I am the bearer of exciting news today.
Firstly, I bring you tidings of fifty-four novels, the eligible submissions for this year’s Arthur C. Clarke Award.
Secondly, as has been the case for the last two years, the submissions list comes with a contest. For the last few years, here at Torque Control, the contest has been informal, a lively round of guessing the longlist from their miniaturised covers.
This year, the competition is rather more, well, competitive: guess the shortlist, before it is released this coming Friday. The lucky winner will receive copies of *all* the shortlisted novels, plus NewCon press’s forthcoming short story collection, Fables from the Fountain, published in honor of the 25th anniverary of the Clarke Awards! For full details – and to enter the contest – see the separate contest details post.
The Clarke award doesn’t have a longlist as such; what follows is a list of the 54 eligible novels, submitted by 22 different publishers and imprints, one of the highest submissions rates the Clarke award has had. From these the jurors pick the shortlist and, once they have all read them again, they will choose the winner in time for the prize to be announced on Wednesday, 27 April at SciFi London.
Submissions include two past winners (Tricia Sullivan and China Miéville), 11 previously-shortlisted authors (Stephen Baxter, Ian McDonald, Alastair Reynolds, Adam Roberts, Chris Wooding, Iain M. Banks, Ken MacLeod, Charles Stross, Peter F. Hamilton, William Gibson and James Lovegrove), and one past judge (Francis Spufford). To add to the statistics collection, the list below is sorted by publisher.
And here is this year’s eligible submissions list:
Black Hand Gang by Pat Kelleher (Abaddon Books)
Zoo City by Lauren Beukes (Angry Robot)
Generosity by Richard Powers (Atlantic Books)
Declare by Tim Powers (Corvus)
Finch by Jeff VanderMeer (Corvus)
Holy Machine by Chris Beckett (Corvus)
How to Live Safely in a Science Fictional Universe by Charles Yu (Corvus)
On the Third Day by Rhys Thomas (Doubleday)
Salvage by Robert Edric (Doubleday)
Bring Home the Stars by Jennifer Kirk (DS Press)
Sylvow by Douglas Thompson (Eibonvale Press)
Red Plenty by Francis Spufford (Faber & Faber)
The Birth of Love by Joanna Kavenna (Faber & Faber)
Paradise by Glenn Myers (Fizz Books)
A Matter of Blood by Sarah Pinborough (Gollancz)
Above the Snowline by Steph Swainston (Gollancz)
Absorption by John Meaney (Gollancz)
Eve: The Burning Life by Hjalti Danielsson (Gollancz)
Guardians of Paradise by Jaine Fenn (Gollancz)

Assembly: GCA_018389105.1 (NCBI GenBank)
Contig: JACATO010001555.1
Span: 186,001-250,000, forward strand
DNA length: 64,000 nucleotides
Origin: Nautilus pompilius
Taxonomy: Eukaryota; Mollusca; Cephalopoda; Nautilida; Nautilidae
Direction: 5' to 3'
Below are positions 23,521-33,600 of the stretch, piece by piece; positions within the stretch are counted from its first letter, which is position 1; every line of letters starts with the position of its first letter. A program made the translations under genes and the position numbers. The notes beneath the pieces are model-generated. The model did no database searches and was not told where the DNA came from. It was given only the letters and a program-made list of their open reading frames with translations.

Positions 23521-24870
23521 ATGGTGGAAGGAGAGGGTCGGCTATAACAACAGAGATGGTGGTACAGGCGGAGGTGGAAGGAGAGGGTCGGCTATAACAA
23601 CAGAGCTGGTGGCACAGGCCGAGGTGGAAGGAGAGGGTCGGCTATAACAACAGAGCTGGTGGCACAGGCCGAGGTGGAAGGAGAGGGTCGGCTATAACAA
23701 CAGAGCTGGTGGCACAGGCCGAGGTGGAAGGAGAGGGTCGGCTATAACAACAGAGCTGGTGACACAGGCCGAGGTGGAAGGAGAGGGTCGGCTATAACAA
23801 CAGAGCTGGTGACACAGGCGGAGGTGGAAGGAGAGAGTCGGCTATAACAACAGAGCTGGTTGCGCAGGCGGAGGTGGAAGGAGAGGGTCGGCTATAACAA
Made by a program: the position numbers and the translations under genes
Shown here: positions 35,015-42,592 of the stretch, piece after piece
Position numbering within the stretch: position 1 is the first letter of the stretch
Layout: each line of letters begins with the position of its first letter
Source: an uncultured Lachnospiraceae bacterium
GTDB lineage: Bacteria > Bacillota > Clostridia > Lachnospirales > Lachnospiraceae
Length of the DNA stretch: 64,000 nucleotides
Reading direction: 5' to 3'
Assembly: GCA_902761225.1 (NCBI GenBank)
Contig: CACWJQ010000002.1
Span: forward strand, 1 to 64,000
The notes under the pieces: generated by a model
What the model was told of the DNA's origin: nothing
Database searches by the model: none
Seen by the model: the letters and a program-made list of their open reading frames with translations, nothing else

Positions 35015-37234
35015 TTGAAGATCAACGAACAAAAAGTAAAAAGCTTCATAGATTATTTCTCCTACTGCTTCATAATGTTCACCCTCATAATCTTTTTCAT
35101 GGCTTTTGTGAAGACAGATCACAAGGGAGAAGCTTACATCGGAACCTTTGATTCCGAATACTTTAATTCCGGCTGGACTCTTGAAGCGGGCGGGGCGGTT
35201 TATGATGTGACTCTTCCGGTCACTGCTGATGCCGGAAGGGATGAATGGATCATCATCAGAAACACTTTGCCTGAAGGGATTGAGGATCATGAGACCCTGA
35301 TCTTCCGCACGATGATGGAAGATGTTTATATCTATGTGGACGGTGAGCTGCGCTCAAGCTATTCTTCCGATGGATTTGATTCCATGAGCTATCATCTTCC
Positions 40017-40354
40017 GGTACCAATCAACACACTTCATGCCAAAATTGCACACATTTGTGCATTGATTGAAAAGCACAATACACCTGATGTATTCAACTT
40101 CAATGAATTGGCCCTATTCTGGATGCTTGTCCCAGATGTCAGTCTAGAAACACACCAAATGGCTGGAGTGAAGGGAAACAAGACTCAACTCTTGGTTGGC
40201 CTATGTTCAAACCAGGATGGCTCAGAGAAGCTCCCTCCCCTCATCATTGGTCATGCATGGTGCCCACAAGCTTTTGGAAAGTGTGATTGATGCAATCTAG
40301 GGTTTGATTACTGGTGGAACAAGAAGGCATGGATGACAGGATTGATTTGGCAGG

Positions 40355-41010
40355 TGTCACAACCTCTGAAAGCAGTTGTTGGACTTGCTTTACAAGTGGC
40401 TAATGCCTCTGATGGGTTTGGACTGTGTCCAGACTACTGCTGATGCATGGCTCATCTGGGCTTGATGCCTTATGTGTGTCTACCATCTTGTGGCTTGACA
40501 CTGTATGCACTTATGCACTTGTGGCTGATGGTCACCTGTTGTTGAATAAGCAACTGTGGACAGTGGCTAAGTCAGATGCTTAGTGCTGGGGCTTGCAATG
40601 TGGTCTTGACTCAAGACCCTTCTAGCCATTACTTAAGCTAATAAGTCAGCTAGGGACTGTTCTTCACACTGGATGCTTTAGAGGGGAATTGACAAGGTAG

New Model Army by Adam Roberts (Gollancz)
Stone Spring by Stephen Baxter (Gollancz)
Terminal World by Alastair Reynolds (Gollancz)
The Black Lung Captain by Chris Wooding (Gollancz)
The Dervish House by Ian McDonald (Gollancz)
The Quantum Thief by Hannu Rajaniemi (Gollancz)
The Silent Land by Graham Joyce (Gollancz)
Veteran by Gavin G Smith (Gollancz)
Watch by Robert J Sawyer (Gollancz)
Zendegi by Greg Egan (Gollancz)
Super Sad True Love Story by Gary Shteyngart (Granta)
For the Win by Cory Doctorow (Harper Voyager)
Things We Didn’t See Coming by Steve Amsterdam (Harvill Secker)
C by Tom McCarthy (Jonathan Cape)
Feed by Mira Grant (Orbit)
Lightborn by Tricia Sullivan (Orbit)
Surface Detail by Iain M Banks (Orbit)
The Fuller Memorandum by Charles Stross (Orbit)
The Restoration Game by Ken MacLeod (Orbit)
The Unit by Terry DeHart (Orbit)
The Windup Girl by Paolo Bacigalupi (Orbit)
Version 43 by Philip Palmer (Orbit)
The Passage by Justin Cronin (Orion Books)
Blood and Iron by Tony Ballantyne (Pan Macmillan)
Empire of Light by Gary Gibson (Pan Macmillan)
Kraken by China Miéville (Pan Macmillan)
The Evolutionary Void by Peter F. Hamilton (Pan Macmillan)
The Reapers Are The Angels by Alden Bell (Pan Macmillan)
The Technician by Neal Asher (Pan Macmillan)
Zero History by William Gibson (Penguin)
Pornogram by Osric Allen (Robert Temple)
The Meat Tree by Gwyneth Lewis (Seren)
The Age of Zeus by James Lovegrove (Solaris)
The Noise Within by Ian Whates (Solaris)
Monsters of Men by Patrick Ness (Walker Books)
So, what do you think of this year’s submissions?
If you’d like to guess and potentially win the award’s shortlist this year, see the contest details post. (Entries must be received by the end of this Wednesday, so submit your guess sooner than later!) Guesses posted in the comments to this post may make good conversation fodder, but won’t be eligible entries for the contest.
14 thoughts on “2011 Arthur C Clarke Award Submissions”
So Gollancz have entered Swainston – pity they didn’t do it for The Modern World.
Alas, no sign of Robert Rankin – and his latest book was quite good, and I enjoyed the metaphorical references to Britains current conflict – one of many books I nominated for the bsfa that isn’t here.
An interesting list otherwise.
“How to Live Safely in a Science Fictional Universe” sounds like an interesting and fun read. Going to add that to my wish list.